Guest Post: Fear is the Common Denominator, by: Mark Rubenstein, author of Mad Dog Justice


Publisher: Thunder Lake Press

Publication Date: September 1, 2014

Synopsis: Roddy Dolan, a surgeon, and Danny Burns, an accountant, are being hunted as prey. Someone is after them with lethal intentions but they don't know who or why. Whoever it is, and for whatever reason, they and their families are in the crosshairs of killers. Everything they know is unravelling. They must hide, send their families away, abandon their homes, and leave their lives behind.

The second book in the Mad Dog series, Mad Dog Justice is a harrowing tale of friendship, morality, betrayal, and dire consequences.


Guest Post: Fear is the Common Denominator

My recently published novel, Mad Dog Justice, is a psychological crime thriller. It plumbs the depths of dread and fear. Roddy Dolan, a surgeon, and his lifelong friend Danny Burns, realize they are in the crosshairs of mobsters after a business deal has gone bad. The novel asks what price men must pay for doing very bad things for very good reasons. It also grows into weightier issues of friendship, love, vengeance and betrayal.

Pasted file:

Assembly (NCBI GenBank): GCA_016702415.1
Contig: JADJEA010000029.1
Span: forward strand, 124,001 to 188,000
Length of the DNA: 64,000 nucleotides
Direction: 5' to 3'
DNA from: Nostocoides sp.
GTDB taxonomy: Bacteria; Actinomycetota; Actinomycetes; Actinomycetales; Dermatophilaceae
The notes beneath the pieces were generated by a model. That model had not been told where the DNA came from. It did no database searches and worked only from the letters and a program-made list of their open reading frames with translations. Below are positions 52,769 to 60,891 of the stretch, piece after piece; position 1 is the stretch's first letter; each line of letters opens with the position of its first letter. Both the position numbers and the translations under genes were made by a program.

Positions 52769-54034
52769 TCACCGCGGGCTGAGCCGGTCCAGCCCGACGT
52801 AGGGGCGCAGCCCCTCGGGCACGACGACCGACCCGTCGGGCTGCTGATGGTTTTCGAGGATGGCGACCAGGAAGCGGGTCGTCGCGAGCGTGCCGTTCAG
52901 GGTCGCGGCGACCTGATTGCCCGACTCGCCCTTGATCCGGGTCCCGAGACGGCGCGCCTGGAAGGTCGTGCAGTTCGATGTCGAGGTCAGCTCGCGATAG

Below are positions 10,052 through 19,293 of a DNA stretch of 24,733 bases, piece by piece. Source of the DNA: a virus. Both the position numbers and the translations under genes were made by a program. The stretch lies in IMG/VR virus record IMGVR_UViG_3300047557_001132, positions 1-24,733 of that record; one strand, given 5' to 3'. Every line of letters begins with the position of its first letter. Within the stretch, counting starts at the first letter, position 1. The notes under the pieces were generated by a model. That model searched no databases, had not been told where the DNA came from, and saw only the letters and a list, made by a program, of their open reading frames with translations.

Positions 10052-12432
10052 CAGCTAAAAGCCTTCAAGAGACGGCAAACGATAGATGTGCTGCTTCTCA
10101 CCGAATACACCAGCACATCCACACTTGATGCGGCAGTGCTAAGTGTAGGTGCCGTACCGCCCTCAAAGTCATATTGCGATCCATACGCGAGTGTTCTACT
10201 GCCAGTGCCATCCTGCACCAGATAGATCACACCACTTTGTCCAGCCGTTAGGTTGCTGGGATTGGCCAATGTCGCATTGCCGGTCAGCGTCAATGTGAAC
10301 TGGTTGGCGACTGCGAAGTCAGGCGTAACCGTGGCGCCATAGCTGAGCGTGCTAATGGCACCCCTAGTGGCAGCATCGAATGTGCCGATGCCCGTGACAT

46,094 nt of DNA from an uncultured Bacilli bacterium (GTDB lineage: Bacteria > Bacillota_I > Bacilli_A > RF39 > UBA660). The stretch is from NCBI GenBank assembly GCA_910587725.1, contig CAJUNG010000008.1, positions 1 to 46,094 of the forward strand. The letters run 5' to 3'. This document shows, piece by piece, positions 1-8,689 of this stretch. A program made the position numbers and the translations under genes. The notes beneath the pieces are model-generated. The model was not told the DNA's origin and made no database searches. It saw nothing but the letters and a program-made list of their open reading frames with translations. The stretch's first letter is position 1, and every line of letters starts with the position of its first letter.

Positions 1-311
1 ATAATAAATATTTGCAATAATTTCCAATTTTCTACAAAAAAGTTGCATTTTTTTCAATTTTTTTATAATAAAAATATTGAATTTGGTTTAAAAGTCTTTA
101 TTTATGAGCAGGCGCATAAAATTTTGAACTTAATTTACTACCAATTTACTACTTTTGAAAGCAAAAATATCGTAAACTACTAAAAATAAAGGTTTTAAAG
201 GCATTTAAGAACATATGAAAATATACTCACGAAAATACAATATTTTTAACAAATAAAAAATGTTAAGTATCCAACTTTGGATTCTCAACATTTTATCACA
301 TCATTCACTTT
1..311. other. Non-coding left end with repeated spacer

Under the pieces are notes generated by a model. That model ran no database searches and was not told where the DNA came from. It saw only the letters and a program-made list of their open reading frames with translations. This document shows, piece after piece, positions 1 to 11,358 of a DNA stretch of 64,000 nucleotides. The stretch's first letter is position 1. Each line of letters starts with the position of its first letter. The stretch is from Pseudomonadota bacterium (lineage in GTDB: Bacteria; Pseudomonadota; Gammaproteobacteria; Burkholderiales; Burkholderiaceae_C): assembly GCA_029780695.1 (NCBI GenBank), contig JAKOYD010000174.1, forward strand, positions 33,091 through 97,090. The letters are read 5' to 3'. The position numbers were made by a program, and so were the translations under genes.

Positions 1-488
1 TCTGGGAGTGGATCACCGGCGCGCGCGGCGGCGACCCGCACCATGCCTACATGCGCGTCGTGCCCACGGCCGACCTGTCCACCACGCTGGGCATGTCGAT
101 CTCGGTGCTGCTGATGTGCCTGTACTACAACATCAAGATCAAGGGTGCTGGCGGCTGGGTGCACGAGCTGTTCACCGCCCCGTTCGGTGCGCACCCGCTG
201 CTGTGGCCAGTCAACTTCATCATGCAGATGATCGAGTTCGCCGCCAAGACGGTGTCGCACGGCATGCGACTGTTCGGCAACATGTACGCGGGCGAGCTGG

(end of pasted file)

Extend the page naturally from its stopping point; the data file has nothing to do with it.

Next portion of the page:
Above all, fear plays an essential part in the novel.

As a novelist and forensic psychiatrist, I’ve become intimate with fear. I’m not referring to ordinary worries or anxieties, such as, will I get a promotion, or will the IRS audit my return? These are troubling concerns, but they don’t rise to the level of true fear.

I’m talking about raw, gut-quivering, life-threatening fear—the primal upsurge of emotion that has been with human beings since they first populated the earth. It’s fear so profound, it can be life-altering. It arises from the brain’s limbic system, which plays a central role in triggering that primitive emotion upon which our ancestors depended for survival. It can cause a heart-thumping, pupil-dilating, sweat-pouring, knee-quaking bodily reaction—the nervous system’s fight-or-flight response. It’s elemental, basic, biologic. Fear is a legacy every one of us has inherited. Most of us manage to avoid fearful situations, and we strive to live secure, peaceful lives where we don’t feel threatened or endangered. But, as we all know, sometimes the unthinkable happens.